‘Here’s your shot’
Emerging as a once-in-a-generation sort of athlete earned Tyreek an invitation to run in the Golden South meet in Orlando, where he instantly received a ticket to Adidas’ national “Dream 100” in New York by tying the 2012 national-best 100 time of 10.19 in a preliminary.
But the highlight in Orlando was the 200 final near the end of the day … after Hill cramped in the 100 final and finished third in 10.41.
The coach opened up a jar of pickle juice and administered a swig or two, massaged out the hamstring. He both appealed to his disciple’s manhood and told him repeatedly, “You can’t be beat.”
Or as Tyreek remembers it, “ I need you, I need you. Let’s go, let’s go. Give me one more race.’ ”
Tyreek zoomed in at 20.14 and was swarmed by track aficionados and media. The moment of triumph, though, carried some trepidation.
“In some ways, I don’t know that he wanted to be put up on that pedestal,” Jerry Hill said. “He was still a kid.”
Instantly, major schools around the nation wanted him for track and football. But academic issues kept him from being eligible, so he was off to junior college in Garden City, Kan.
“‘You’re out of here; here’s your shot,’ ” Jerry Hill remembers telling him. “There’s no reason for you to come back here.’ And that’s what I tell him now. Come back, spend a day or two, see your folks and get out of here.”
Parting of ways
In some ways, the Golden South meet was the pinnacle of their relationship. At the Dream 100, Tyreek false-started twice and was disqualified, something he blames himself for and learned from.
“You’ve just got to calm down and don’t run the race before you actually run it,” Tyreek said.
Later that day, for reasons that Jerry Hill said he never has been explicitly told, he learned the family had fired him as Tyreek’s coach. Evidently, they sought someone with more traditional sprint coaching background.
But Tyreek never ran faster 100 or 200 times within legal wind assistance.
Jerry Hill always understood that there were better pure sprint coaches. But he was heartbroken, believing Tyreek needed him in more significant ways than that.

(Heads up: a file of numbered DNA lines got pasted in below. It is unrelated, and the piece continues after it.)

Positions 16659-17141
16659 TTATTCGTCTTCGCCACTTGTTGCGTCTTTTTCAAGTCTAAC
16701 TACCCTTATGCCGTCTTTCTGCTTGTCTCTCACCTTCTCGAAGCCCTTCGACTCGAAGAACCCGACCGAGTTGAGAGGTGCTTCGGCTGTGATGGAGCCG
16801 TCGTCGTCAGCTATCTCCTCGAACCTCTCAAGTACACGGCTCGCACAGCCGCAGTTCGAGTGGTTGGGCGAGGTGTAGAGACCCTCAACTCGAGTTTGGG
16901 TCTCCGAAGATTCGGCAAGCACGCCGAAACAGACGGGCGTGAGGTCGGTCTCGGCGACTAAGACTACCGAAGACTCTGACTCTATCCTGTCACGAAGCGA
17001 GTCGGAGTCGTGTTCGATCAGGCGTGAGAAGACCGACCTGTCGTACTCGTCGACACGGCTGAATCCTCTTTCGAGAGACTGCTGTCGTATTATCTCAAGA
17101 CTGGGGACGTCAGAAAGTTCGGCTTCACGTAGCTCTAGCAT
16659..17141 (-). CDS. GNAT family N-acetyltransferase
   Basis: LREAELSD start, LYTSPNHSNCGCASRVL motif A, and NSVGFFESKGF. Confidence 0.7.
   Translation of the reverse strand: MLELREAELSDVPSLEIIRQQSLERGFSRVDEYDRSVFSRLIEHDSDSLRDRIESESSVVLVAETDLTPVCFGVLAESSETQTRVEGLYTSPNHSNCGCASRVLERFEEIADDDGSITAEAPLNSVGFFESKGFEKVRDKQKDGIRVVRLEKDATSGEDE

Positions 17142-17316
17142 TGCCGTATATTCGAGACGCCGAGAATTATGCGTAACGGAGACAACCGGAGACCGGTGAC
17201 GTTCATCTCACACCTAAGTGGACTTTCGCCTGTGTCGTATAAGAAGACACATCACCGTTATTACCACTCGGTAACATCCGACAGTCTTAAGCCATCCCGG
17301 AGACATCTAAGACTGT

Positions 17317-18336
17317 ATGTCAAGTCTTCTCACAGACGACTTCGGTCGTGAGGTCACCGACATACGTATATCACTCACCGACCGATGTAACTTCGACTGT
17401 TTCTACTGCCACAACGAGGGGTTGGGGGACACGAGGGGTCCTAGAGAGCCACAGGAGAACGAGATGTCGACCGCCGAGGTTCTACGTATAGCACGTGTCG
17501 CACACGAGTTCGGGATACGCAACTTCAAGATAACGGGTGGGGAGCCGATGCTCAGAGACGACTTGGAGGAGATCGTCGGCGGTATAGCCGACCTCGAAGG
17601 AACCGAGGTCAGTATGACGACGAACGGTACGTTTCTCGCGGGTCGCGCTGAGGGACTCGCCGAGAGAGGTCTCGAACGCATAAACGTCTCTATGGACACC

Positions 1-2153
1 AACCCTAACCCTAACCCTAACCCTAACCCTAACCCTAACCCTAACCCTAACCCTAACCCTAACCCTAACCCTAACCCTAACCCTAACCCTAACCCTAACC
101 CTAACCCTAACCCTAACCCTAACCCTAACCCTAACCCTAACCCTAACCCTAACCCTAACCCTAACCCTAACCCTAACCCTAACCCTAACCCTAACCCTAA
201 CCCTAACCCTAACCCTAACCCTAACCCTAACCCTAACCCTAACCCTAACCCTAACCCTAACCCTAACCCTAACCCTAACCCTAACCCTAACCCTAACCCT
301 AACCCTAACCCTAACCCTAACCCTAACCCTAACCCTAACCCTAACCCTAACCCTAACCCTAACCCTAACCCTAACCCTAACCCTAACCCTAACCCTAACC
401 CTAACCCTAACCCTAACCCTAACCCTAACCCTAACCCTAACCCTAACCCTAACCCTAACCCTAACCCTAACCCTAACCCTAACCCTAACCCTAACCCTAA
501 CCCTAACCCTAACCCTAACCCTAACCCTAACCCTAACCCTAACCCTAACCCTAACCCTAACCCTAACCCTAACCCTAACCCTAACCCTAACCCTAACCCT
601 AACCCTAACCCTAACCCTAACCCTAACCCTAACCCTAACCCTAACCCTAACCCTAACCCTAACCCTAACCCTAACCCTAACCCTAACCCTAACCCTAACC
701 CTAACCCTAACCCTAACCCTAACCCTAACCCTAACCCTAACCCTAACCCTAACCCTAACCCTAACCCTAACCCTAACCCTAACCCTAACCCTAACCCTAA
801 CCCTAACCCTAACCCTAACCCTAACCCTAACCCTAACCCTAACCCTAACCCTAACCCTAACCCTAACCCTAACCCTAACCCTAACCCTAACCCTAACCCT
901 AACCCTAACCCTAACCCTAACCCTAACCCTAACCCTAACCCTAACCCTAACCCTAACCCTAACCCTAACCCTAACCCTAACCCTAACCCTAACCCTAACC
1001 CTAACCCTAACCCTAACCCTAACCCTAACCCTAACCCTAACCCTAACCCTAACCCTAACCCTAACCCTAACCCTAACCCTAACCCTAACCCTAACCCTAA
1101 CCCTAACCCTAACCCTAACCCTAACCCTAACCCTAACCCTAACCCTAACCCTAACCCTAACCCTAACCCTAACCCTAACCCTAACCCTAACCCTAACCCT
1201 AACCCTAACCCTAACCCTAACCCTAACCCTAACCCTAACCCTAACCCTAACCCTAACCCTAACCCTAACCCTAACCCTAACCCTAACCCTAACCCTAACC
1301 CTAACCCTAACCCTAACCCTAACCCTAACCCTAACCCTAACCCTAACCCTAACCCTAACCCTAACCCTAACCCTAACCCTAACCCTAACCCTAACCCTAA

Parting at the airport in Atlanta, he told Tyreek, “‘Godspeed, my friend. If you ever need me, let me know.’ ”
Among other ways, among other people, he needed him about two-plus years later when Hill was arrested in Stillwater, Okla., and charged with domestic assault and battery of his then-pregnant girlfriend.
He again got some loving-but-blunt reality from Jerry Hill, who told him, “‘Son, you might have to do some time for this. But whatever happens, don’t quit.’ ”
When Tyreek received the deferred sentence, Jerry Hill knew he had gotten an important reprieve. But he also conveyed that “‘This is your last shot, you’d better walk a straight line.’ ”
“Thank God,” he added, “somebody took a chance on him.”
Without trying to address specifics he knows little about, Jerry Hill figures this:
“I think (the arrest and legal process) put him back on the straight and narrow,” he said, adding that Hill perhaps was feeling a sense of entitlement with stardom at Oklahoma State. “You get elevated onto the biggest pedestal, and you’re just a little above it. A little above anything. You’re above reproach … .
“And you couple that with emotions of relationships, when things go haywire and sideways, next thing you know you’re in the weeds so deep you can’t get out.”
At least not without some help, including from family and Jerry Hill.
“Every time I went through (trouble),” Tyreek said, “he was always right there.”
Coming full circle
In the back of the science classroom where Jerry Hill is using fertilizer to conduct an experiment on human impact on the environment, a poster-sized picture of Tyreek Hill and himself from the Pro Bowl is on display.
He initially planned to keep it at home. Then he decided it’s an important example for students to see, living testimony to what happens when a teenager with numerous odds against him accepts help and finds his or her way.
It’s not so much about a kid making it to the NFL, an incredible longshot for anyone. It’s about what it means when others can earn their trust and help guide and inspire, a dynamic Jerry Hill says he takes as much or more pride in establishing with science students as athletes.
“I mean, there are thousands of kids out there that need that push,” he said, “that need that belief that somebody believes in them.”
And one particularly in the public eye who will tell you the same.
The picture “shows where I’ve come from, where he comes from and just the progress that I’ve made over the years,” said Tyreek Hill, who was thrilled to know that photo is prominent in Jerry Hill’s classroom. “It’s a special moment. I need to get (a copy) into my house, for real.”
A special moment with a teacher and coach who saw all that was special in a young man who today stars for the Chiefs, and is perhaps the fastest man in the NFL.
“He knew I had all the assets and stuff, but he just had to get my mind game right so I could, like, take it to the next level,” Tyreek said. “He knew I had it. He just had to get me right and, like, get inside my head.”